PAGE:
Snow is likely to fall in many parts of northern England on Thursday, with the possibility of an East 2 animal in the middle of next week.
Met Office meteorologist Alex Burkill said freezing rain could turn to snow over parts of Scotland and northeast England from Wednesday evening to Thursday morning.
“It will continue to rain across the UK through Thursday itself and this could bring some more snow south by Thursday,” he said.
“On Thursday afternoon we could investigate the risk of snow in many parts of northern England and the Midlands and perhaps a little further east.”
Although there are warnings of up to 30 cm of snow in Scotland, Burkill said rainfall “would help ensure that there isn’t much snow by Thursday”.
“For northern England we could be looking at six inches, maybe eight inches, on the highest stretches by the end of Thursday,” he said.
“Further south, I’m not sure if that much will be settled in the Midlands in particular, if at all.”
He said the central and eastern parts of England could see “maybe an inch or two” of snow on the highest stretches.
“But because of the wetness the soil will cause and the amount of rain that is also mixing in, it is unlikely that a large amount will settle,” he said.
Temperatures could drop to minus 7 ° C in east England on Wednesday night and possibly minus 11 ° C or minus 12 ° C in Scotland, he said.
“By Wednesday and Thursday, I think if you’re stuck under the rain and you have that snow, temperatures could be really suppressed even during the day,” Burkill said.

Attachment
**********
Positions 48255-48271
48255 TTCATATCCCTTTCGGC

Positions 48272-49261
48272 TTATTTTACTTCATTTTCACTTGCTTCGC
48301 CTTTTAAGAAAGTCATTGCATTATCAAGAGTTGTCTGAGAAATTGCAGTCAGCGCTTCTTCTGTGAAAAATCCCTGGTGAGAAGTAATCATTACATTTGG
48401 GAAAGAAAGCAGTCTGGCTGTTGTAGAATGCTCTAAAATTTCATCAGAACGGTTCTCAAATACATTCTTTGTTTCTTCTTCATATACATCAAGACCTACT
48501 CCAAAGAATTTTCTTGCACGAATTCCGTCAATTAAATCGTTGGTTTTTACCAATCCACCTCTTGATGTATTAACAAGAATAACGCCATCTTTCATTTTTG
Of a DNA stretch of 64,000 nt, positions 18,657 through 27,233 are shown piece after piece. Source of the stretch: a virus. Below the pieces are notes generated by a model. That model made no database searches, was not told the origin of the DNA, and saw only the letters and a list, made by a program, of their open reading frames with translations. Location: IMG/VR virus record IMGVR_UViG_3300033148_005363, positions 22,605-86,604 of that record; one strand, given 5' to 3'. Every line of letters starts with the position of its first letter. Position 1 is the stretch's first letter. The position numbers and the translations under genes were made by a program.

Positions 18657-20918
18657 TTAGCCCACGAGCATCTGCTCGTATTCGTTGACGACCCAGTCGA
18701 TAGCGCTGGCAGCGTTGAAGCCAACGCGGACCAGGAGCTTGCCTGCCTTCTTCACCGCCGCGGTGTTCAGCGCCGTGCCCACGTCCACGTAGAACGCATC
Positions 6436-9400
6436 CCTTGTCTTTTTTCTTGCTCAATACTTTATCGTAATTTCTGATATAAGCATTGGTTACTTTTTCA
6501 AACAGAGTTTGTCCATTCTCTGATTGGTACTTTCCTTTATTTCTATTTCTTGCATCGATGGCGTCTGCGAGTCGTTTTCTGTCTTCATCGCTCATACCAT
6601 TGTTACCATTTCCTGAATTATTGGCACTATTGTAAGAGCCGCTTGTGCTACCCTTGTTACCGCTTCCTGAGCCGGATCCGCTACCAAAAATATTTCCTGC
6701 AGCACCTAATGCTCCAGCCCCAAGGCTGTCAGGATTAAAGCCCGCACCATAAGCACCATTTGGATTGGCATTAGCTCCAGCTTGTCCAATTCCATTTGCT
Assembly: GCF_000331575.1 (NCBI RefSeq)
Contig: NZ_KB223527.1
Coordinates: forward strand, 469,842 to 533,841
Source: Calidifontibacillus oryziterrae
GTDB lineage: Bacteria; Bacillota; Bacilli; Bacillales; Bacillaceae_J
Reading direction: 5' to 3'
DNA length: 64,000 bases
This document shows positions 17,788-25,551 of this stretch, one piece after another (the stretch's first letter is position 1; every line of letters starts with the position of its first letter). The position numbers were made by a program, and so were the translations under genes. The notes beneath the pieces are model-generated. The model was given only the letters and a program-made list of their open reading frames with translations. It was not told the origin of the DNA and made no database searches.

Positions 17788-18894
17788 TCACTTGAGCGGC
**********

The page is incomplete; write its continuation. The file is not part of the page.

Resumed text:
“Some places may scratch just above freezing on some days, so in some places between zero and 2 ° C.”
More wintry weather is expected to arrive on Saturday and this could bring “heavy rain as well as significant snow, especially to central parts of England”.
It’s possible temperatures will drop further next week, Burkill said, and there is “a very good chance” that a beast from the East 2 will come “by the middle of next week”.
The first beast from the east, as the significant snowfall in February 2018 was called, occurred when a sudden event of stratospheric warming sent icy winds from Siberia.
Mr Burkill said weather like this would require “a high pressure blockage area, particularly in the north of the UK, which would be affected by the cold east winds” for the next week.
“There are some signs that we might get something similar by the middle of next week, so we’re looking for that,” he said.
“It is too early to be sure, but there are some signs.
“Some models suggest that we could get cold air from the east and northeast, which is very cold at this time of year, but by no means a guarantee.”